Key #1: Learn How to Teach Your Sport Really Well
If you cannot teach the game well, your players and their parents will not take you seriously. If I took over a high school volleyball program, it would be a disaster. I may know the rules of the game, but I have no idea how to teach it.
Watching the sport does not make me an expert in teaching the sport. Just because I’ve watched a lot of volleyball, I know that I would be a terrible volleyball coach.
Because I know this, if I were to take over a volleyball program (which for everyone’s sake hopefully never happens), the first thing I would do is spend a lot of time learning, reading, watching instructional videos, going to conferences, etc.
Learning how to teach the game is something that every good coach never stops doing.
Key #2: Develop Grassroots Level Programs
This might be summer camps for Kindergarten-5th Grade. Or perhaps you start your own “mini-league.” We once started an “In-House” League for our K-5th Grade students simply because many of them do not go and join their local little league…which means we needed to do some things to expose them to the sport.
No matter what you do, you must do something. Be creative and think “outside the box.” Youth camps and programs are a great way to make a little extra income doing something you love while also building interest in your program.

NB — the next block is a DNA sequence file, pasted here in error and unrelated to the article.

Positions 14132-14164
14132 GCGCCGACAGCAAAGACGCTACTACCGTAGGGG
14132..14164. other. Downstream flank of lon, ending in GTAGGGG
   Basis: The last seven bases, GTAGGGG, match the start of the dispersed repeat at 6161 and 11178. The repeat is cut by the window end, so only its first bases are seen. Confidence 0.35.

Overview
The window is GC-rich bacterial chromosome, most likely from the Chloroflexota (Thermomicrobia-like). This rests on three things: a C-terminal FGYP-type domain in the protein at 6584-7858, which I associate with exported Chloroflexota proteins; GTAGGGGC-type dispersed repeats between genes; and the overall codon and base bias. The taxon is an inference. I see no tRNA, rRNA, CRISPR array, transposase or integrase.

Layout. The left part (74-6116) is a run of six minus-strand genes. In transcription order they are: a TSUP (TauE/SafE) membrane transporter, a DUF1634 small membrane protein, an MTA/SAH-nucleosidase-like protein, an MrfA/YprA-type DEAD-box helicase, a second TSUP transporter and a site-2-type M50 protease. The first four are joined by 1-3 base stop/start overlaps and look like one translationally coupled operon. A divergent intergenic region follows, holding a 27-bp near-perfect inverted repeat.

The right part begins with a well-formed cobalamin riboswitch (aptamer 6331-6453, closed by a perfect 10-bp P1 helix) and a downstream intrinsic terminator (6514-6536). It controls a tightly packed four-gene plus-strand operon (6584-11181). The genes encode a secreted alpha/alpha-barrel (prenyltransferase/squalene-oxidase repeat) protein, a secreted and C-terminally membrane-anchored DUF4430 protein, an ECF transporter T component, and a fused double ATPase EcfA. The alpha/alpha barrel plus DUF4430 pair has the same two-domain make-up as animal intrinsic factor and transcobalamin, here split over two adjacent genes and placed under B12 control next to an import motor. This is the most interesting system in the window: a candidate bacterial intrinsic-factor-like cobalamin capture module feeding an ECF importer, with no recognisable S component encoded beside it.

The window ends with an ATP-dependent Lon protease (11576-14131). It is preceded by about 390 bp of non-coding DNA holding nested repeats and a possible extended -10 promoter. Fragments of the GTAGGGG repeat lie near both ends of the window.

And don’t be afraid to start small. Personally I have had instances where we have had 5 kids show up the first year for certain programs. But you have to start somewhere!
If you are in a situation where a local sports league is your main feeder program, then consider getting involved. Perhaps you invite those kids to your summer camp. Or maybe you take some time to give some instruction at one of their practice days.
Even if it is only for a couple of hours for one afternoon your presence will be noticed and appreciated.
Key #3: Find Key Specialists in Your Area
The key here is to know if you have any "holes" in your program.
My background is heavy in baseball and fastpitch softball. But I recognize that I am not a pitching instructor. While I could teach some basics, I am well aware that there are others that are more well-trained than myself.
For football, it might be a highly qualified quarterback instructor. For soccer, maybe it's a goalie coach. And so forth.
Ask around to find out who the more reputable instructors are in your area and then push kids to them. Better yet: If you can convince a local instructor to join your coaching staff you will have a major asset for the future of your program!
If you live in a rural area that does not have instructors, then you will need to learn how to teach these areas yourself. If this is you, then get your hands on videos and books and begin teaching some players in your program. With time and practice, you can learn how to teach each area of your sports. The more you do it, the more advanced you will become yourself!
Key #4: Be VERY Patient
Coaching a high school team can be very rewarding, but at the same time the reality is that building a program takes time and lots of patience.
While some programs may receive an abundance of transfers that make them great for a year or two, the key to developing a lasting program is having a plan to develop players and interest at all ages.
Not only will the time and patience in developing a program help your teams be competitive every year, it makes coaching much more rewarding as well!